Monday starts the fourth full day for Mark and me in Finland. We spent yesterday exploring the fortress Suomenlinna, located on several small islands, which was a fifteen-minute ferry ride south of Helsinki. We could use our regional transit pass to get on the ferry. Our story with this transit pass causes me great anguish whenever we board the bus. We bought these passes at the main tourist office on Pohjois Esplanadi, a place we considered would know what they’re doing simply because of the high volume of tourist traffic they receive. Our friends Leslie and Ismo live in Espoo, a sleepy suburb of Helsinki, much like Mississauga is to Toronto. The walk from Ismo and Leslie’s house to the bus stop and the ride into the central Helsinki bus station, Kamppi, totals only half an hour. Mark and I are both walkers yet we definitely couldn’t walk to Helsinki; we would need to take the transit. We travel to Helsinki every day and sometimes make an early stop back in Espoo and head out again. It was worth it, after we did the math, to buy a regional transit pass for 48 euros for our weeklong stay.
We were shocked to find out the very first time we tried to use the pass, when the driver told us, in English, that the pass was not valid on this bus. I tried to explain, but the driver waved us on anyway and acted like he didn’t want to hear it. It didn’t make any sense to me that we might have been sold the wrong passes, because when we bought them at the tourist office, Mark was with me, and since Mark does not speak Finnish, I conducted the transaction in English so he could participate. We decided to wait until the following morning, a Saturday, and see what another driver would say when we attempted to board the bus into town.
I showed the pass to the driver and explained, entirely in Finnish, where we bought and it what had happened yesterday night. The driver explained that it certainly was valid on her bus and all we had to do was scan it under the reader by the door. Mark later told me that I didn’t have to do my anguished song-and-dance explanation and that I could have just attempted to scan it to see if it let us on. Regardless, I was happy to have had the opportunity to express my case in Finnish. As bad luck would have it, Mark and I have encountered that first cranky bus driver two more times on our trips into and out of Helsinki. Each time he sees us, he acts annoyed and rolls his eyes at us. This is not an exaggeration. It would even be funny if we were 100% certain that he would let us on the bus. Fortunately, those other two times he just waved us in as though he just didn’t have the energy to explain to us why he thought the passes were invalid. They were the right passes, as Mark and I confirmed this with the advertising we have seen around town, and, more importantly, every other bus driver lets us board no problem.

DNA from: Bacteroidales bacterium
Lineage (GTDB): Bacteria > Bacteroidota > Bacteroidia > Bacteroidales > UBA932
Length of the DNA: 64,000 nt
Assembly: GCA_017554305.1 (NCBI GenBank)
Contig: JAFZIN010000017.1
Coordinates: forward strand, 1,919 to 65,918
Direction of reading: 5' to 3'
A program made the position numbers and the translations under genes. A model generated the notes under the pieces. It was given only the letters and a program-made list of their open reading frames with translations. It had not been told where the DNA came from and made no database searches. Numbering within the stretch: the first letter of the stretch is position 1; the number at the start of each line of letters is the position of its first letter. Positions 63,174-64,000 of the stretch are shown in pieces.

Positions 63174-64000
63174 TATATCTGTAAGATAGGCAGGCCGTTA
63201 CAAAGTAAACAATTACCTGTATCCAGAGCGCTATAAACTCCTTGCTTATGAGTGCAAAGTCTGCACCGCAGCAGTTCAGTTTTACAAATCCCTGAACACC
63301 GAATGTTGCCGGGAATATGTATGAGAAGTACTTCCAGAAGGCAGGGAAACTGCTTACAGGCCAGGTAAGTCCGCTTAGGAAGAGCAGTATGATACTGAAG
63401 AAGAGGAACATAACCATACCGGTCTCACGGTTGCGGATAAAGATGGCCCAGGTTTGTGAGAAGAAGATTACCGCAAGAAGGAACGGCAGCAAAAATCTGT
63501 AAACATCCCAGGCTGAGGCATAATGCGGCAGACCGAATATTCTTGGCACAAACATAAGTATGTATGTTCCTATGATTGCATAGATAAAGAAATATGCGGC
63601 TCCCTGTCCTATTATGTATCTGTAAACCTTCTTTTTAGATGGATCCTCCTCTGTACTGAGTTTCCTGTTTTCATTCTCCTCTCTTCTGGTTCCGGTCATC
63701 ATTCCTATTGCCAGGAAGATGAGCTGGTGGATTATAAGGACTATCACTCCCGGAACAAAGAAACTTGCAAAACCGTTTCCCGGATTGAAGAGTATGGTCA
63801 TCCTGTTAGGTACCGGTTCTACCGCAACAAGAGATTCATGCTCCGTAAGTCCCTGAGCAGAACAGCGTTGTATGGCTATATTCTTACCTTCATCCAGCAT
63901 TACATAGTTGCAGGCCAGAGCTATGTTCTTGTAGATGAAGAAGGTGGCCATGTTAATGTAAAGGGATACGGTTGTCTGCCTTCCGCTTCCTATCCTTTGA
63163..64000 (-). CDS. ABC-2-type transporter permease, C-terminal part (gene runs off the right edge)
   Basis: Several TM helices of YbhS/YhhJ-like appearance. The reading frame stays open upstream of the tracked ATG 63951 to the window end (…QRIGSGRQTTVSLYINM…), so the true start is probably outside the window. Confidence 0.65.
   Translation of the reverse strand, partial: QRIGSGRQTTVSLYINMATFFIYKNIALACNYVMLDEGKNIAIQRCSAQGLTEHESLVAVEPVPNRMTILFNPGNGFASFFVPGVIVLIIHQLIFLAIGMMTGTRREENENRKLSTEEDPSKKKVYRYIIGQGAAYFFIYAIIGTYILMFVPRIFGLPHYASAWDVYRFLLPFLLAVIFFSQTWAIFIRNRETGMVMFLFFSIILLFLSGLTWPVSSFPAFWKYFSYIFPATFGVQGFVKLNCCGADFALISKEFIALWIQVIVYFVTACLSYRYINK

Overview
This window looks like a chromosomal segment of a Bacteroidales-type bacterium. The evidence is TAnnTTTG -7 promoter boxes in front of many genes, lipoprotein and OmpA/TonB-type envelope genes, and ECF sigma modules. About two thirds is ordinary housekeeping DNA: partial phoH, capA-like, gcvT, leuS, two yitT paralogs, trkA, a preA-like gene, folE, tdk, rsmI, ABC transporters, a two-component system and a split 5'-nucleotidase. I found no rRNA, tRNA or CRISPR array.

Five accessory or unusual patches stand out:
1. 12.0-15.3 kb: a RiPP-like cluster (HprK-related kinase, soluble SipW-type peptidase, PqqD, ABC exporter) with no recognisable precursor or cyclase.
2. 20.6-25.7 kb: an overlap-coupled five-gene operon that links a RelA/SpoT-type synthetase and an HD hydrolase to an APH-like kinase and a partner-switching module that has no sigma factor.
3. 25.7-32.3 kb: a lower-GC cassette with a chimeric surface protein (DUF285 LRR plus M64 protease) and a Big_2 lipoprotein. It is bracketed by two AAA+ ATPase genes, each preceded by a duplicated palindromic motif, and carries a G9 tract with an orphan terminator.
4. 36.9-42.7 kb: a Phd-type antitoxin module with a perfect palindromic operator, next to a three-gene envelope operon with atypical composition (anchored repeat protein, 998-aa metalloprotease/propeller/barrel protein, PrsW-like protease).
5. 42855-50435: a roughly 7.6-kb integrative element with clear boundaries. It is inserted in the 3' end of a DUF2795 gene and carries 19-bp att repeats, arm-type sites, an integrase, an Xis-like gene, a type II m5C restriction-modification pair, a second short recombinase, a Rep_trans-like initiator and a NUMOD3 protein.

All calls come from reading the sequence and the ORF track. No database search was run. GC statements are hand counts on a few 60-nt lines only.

When we were at the tourist office Mark picked up a map of walking tours of Helsinki and we have embarked on three of them so far. I find it such a pleasure to accompany Mark as he sees Helsinki for the first time. Whenever Mark and I have done walking tours together in other cities, Mark likes to hold the map and read aloud the explanations for each point of interest we see. Yesterday we saw the eastern island of Katajanokka, and on Saturday and Sunday we walked around the Olympic Stadium and Aleksanterinkatu respectively. These walks are all between five and seven kilometres each. There is even a self-guided walking tour of Suomenlinna fortress, but it was the shortest one of all at under two kilometres.
It is beautiful and sunny out now, as I write this at 11.00 local time, and once Mark gets back from rollerblading to the grocery store we are heading out. I have bought some CD’s of my favourite Finnish singers already, and am happy especially to get the latest two albums by Vuokko Hovatta, a singer who started out in the extremely popular Finnish band Ultra Bra. I have also bought some Finnish toiletries that serve as usable souvenirs of my holiday. I like Finnish tar and birch shampoo (two separate scents, not combined) and they will leave my shower, as well as my hair, fragrant with memories of a beautiful summer holiday.